Ontario Superior Court awards damages for aborted sale of residential property

The sellers had the right to seek extension terms, which the buyers refused: court

Ontario Superior Court awards damages for aborted sale of residential property

In a recent decision, the Ontario Superior Court of Justice awarded the plaintiffs damages for the defendants' breach of a real estate agreement involving the aborted sale of their residence in Clarington, Ontario.

In Philp v. Osungade, 2024 ONSC 3064, the plaintiffs listed their property for $799,900 and received 32 showings within four days. The defendants, Tolani Osungade and Marisa Bahadur, submitted an offer of $999,000. After removing the standard financing condition, they increased it to $1,035,000. The plaintiffs accepted this offer, forming a binding agreement.

The agreement specified April 25, 2022, as the closing date. However, that day, the plaintiffs' lawyer received an email from the defendants requesting an extension until May 2 due to a mortgage lender's requirement for an appraisal. The plaintiffs' lawyer communicated that the agreement would be null and void unless the defendants accepted all proposed terms for the extension, which they did not. Consequently, the transaction did not close.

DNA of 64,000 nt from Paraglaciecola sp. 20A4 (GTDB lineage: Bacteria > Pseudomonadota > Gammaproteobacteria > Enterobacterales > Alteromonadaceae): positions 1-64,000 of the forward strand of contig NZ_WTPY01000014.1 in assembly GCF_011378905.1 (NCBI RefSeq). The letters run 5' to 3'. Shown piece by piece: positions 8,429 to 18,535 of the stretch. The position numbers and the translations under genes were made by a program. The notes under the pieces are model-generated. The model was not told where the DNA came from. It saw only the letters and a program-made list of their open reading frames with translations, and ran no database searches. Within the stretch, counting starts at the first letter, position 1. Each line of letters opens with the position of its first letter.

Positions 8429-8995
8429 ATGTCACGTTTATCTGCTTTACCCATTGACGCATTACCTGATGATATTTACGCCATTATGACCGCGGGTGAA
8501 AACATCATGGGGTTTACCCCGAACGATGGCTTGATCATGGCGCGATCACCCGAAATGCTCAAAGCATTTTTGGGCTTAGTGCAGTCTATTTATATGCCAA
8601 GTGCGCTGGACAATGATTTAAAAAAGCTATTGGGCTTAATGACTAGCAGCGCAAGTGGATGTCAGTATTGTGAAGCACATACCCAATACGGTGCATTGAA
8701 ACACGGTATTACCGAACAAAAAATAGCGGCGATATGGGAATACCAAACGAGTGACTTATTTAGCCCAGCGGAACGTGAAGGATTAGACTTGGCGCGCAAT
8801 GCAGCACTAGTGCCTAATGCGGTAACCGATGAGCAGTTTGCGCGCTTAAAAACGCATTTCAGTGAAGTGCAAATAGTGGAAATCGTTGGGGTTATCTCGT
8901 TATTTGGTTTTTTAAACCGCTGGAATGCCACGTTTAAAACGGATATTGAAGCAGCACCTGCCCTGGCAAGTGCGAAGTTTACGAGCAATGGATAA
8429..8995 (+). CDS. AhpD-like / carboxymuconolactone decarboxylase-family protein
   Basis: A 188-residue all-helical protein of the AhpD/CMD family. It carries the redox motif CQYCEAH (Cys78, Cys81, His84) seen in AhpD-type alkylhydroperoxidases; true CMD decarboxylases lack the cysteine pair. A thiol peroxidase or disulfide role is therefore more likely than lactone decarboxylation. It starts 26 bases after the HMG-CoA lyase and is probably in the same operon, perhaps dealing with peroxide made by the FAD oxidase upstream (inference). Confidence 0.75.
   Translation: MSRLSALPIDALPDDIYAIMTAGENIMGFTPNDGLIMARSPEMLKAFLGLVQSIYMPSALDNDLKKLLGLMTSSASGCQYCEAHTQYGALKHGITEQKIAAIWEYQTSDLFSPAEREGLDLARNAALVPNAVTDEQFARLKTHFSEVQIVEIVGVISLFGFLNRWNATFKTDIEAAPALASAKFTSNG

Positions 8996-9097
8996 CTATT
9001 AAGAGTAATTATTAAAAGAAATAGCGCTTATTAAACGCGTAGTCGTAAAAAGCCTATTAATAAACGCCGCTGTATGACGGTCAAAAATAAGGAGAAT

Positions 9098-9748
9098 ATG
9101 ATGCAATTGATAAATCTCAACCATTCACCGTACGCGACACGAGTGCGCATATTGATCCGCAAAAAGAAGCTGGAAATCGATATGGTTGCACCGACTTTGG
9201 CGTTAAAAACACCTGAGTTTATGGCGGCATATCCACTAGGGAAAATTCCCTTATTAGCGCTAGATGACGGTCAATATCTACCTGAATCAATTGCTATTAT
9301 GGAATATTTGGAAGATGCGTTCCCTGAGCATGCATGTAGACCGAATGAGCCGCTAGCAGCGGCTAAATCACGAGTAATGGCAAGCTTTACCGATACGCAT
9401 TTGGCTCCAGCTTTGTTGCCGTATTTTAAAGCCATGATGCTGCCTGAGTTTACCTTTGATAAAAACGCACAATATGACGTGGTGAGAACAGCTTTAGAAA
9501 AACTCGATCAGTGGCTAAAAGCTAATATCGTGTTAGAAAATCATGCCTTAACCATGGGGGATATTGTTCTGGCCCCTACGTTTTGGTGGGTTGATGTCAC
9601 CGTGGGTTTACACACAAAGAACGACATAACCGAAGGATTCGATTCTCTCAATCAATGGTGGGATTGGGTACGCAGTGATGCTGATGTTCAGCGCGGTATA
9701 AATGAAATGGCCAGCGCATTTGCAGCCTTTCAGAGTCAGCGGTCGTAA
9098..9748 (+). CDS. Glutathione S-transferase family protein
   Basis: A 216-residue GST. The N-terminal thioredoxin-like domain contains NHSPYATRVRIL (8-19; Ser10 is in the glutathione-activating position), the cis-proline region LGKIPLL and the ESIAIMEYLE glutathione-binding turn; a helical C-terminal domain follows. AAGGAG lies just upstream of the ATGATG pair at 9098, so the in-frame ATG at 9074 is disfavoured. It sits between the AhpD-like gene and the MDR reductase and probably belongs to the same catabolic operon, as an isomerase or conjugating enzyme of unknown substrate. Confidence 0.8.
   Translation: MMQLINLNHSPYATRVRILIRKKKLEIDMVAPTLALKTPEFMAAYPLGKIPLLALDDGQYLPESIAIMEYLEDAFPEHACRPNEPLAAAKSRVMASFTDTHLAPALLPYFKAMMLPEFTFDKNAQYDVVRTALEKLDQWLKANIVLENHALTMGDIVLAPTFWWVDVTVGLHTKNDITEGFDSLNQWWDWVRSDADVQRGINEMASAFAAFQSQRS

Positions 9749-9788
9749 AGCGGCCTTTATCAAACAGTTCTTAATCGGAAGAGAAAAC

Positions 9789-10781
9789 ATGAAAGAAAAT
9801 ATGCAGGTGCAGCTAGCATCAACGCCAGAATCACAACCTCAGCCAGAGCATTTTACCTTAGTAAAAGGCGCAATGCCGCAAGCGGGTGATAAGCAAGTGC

The plaintiffs re-listed the property for $799,900, the same price as the initial listing. After 17 showings, they sold the property for $850,000. Due to this delay, the plaintiffs incurred additional costs, including bridge financing for their new home.

The plaintiffs argued that the defendants' breach entitled them to damages, particularly the difference between the original offer ($1,035,000), the final sale price ($850,000), and other consequential costs.

The defendants contended that the plaintiffs did not act in good faith by refusing to extend the closing date and failed to mitigate their damages by accepting a lower sale price. They argued that the plaintiffs' decisions were unreasonable and sought court intervention to rectify these perceived mistakes.

The Superior Court rejected the defendants' arguments, noting that no case law supports the obligation for vendors to extend closing dates in standard agreements. The defendants chose to submit a "clean offer" without a financing condition and only communicated their need for mortgage financing on the closing date. The court found this approach unreasonable and ruled that the plaintiffs were within their rights to seek terms for the extension, which the defendants refused.

Regarding mitigating damages, the court observed that the plaintiffs re-listed the property at the same price and sold it for the highest offer received in the softened real estate market. The court noted that the defendants did not provide evidence to support their claim that the plaintiffs acted unreasonably.

Ultimately, the court awarded the plaintiffs $159,915.26 in damages, reflecting the difference in sale prices and related costs minus the forfeited deposit of $25,000.

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